Fabian talks scouting, sabermetrics and more


Fabian talks scouting, sabermetrics and more

On Tuesday, White Sox director of baseball operations Dan Fabian chatted with a few bloggers about a wide array of topics ranging from the relationship between sabermetrics and scouting to trade rumors. U-God at South Side Sox transcribed the entire conference call, which is well worth a read. Below are a few highlights.

Fabian passed on answering a question from Jim Margalus (also of South Side Sox) asking about the feelings of the "previous regime" -- Ozzie Guillen, Joey Cora, etc. -- toward sabermetrics. "I just want to look forward to 2012," Fabian said. "We're going forward and we're happy with where things are set up right now."

That doesn't mean Fabian was unhappy with the way things were set up in terms of stats under Guillen, although it was apparent he and his coaching staff weren't too in to the idea of statistical analysis. It was, at the least, an interesting non-answer.

Fabian was much more open to discussing Kenny Williams' strategy in balancing scouting and numbers, though.

"Kenny's very straightforward that he's going to look at the scouting report first, but at the same time I know that he'll also look at the statistical information," Fabian explained. "We have discussions about various profiles we like to see, things that have evolved over the years.

"There are always two sides to the coin and I think we've always been more in the middle and there seems to have been more of a correction in the industry towards the middle at this point. It got very stat-heavy for a while there and I think everybody's realized you need both pieces there."

The stats vs. scouting debate that was brought about by Moneyball (a decade ago with the book) seems to have ended with both sides finding a middle ground, although you'll still find some stuck-in-their-ways person arguing for one side or the other. Fact is, Kenny Williams is like most other general managers in baseball -- he looks at both sides.

He has more of a scouting background, so naturally he uses numbers to back up scouting reports. That's fine, just as using scouting reports to back up numbers is fine. The White Sox, as an organization, use advanced stats. Like Rick Hahn said at SoxFest, "Yeah, it's like we don't like puppy dogs, chocolate and Christmas. Everybody likes those things."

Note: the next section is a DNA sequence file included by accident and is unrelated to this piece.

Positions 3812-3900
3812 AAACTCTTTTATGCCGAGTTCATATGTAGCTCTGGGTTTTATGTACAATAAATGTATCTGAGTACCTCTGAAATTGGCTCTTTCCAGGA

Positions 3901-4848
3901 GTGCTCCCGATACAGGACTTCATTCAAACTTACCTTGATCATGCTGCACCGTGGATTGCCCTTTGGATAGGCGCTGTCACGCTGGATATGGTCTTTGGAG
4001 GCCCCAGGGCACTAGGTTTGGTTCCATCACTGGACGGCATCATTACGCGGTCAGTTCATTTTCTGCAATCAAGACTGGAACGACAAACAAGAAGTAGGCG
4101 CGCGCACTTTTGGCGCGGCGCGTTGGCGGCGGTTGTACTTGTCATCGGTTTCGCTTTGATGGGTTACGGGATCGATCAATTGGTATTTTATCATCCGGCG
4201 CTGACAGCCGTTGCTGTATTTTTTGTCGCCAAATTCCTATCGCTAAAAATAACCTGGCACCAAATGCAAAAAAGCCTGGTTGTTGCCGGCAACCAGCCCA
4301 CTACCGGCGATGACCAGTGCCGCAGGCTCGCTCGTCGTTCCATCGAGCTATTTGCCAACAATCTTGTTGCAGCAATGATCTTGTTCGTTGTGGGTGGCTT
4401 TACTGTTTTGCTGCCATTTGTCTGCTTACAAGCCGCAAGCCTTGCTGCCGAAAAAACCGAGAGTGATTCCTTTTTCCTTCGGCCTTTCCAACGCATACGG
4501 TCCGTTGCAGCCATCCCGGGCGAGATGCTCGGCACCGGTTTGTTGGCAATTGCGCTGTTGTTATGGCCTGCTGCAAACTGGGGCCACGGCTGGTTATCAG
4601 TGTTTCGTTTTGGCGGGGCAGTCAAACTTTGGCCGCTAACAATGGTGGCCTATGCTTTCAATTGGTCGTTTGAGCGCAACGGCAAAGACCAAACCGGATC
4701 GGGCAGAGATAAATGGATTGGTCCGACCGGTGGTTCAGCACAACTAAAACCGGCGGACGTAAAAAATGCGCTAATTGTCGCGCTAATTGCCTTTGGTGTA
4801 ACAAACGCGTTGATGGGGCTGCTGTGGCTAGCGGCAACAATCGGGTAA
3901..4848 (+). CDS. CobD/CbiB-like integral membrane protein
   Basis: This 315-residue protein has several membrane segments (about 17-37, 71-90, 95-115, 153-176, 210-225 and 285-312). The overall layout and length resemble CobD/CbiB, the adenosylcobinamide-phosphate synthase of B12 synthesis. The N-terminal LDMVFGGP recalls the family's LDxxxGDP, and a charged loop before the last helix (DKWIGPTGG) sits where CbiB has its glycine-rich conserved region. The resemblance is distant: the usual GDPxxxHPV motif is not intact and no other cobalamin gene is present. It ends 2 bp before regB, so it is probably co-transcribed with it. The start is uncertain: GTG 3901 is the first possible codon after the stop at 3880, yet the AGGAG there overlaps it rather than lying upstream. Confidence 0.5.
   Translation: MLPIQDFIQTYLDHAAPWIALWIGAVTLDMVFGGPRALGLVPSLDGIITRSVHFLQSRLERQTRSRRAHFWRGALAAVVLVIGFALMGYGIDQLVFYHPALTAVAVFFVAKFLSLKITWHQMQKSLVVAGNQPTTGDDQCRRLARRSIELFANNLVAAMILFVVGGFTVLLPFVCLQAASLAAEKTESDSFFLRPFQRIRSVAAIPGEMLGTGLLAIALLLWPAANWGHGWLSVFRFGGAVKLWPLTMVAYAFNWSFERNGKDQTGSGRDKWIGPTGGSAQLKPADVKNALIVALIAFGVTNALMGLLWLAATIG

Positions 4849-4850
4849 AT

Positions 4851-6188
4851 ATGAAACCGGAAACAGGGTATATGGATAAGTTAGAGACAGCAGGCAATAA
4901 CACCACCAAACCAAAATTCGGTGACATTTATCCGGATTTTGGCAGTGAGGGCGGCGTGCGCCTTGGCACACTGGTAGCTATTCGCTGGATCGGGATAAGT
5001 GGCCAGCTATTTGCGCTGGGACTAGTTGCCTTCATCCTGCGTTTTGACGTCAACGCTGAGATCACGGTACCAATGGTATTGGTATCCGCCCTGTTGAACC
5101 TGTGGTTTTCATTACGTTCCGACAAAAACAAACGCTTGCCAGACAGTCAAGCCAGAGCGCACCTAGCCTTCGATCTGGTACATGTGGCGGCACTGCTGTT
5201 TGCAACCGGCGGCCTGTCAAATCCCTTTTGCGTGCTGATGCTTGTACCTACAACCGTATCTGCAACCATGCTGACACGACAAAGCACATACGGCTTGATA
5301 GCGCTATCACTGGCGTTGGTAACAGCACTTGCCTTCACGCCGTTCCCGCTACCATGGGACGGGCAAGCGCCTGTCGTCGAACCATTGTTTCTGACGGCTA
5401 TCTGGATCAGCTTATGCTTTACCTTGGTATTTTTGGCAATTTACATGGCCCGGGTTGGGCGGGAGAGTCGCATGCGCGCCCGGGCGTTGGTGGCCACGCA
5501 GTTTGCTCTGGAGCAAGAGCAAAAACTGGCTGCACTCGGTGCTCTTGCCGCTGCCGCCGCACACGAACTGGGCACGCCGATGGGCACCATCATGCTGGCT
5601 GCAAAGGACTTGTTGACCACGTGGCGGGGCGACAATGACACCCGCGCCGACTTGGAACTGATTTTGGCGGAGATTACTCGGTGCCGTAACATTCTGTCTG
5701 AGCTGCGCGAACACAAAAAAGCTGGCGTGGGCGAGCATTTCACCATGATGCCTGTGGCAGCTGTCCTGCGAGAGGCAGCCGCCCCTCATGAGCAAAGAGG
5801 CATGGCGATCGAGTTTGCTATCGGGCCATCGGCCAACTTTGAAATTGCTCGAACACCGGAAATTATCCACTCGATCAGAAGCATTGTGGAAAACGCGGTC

Finally, Fabian mentioned how, before the trade deadline, he and his staff will put together a list of players for the Sox to target. I followed that question up by asking him if those rough lists ever get leaked out and create the rampant trade rumors we see during the midseason and offseason.

"I wouldn't think any of them come out of our information" Fabian said. "We're very tight-lipped and closed with what we have, so I think that very rarely do we see players that we're discussing come out. Honestly, things do come out from trades, but we keep it in a pretty small group and we feel pretty good when we do things and there wasn't a lot of feelings out in the world that this is what we were doing. We don't want to get things ruined by having information get out before it's ready."

This pretty much fits the bill with the Williams era in Chicago -- the White Sox rarely follow through on rumored deals. Most everything the team has done has seemingly come out of thin air, from the Sergio Santos trade to the Jim Thome deal five years ago.